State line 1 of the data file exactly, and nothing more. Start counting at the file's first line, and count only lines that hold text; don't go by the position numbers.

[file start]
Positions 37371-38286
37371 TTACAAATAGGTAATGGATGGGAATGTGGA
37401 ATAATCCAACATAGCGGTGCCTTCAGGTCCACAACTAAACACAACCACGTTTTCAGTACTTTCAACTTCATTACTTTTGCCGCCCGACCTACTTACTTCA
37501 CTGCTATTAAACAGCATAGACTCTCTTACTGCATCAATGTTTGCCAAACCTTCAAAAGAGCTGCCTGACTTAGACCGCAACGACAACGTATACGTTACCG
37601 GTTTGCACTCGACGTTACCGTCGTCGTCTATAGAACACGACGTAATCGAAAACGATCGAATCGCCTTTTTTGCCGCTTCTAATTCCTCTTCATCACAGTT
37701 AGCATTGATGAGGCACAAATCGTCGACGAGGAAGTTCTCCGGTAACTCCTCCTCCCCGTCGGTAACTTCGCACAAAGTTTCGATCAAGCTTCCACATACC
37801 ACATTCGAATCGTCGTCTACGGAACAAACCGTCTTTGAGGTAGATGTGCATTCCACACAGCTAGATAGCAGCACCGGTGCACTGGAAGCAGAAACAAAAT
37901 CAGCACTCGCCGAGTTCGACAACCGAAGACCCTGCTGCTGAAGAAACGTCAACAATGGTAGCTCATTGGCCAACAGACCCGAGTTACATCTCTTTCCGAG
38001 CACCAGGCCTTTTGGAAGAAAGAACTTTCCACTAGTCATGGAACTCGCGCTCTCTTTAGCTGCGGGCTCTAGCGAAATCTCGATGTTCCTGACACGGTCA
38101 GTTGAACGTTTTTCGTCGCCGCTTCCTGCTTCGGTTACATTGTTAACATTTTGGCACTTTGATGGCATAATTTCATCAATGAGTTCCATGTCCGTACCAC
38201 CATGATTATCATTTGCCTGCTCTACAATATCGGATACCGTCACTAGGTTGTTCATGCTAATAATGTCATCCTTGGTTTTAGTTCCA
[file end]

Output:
Positions 37371-38286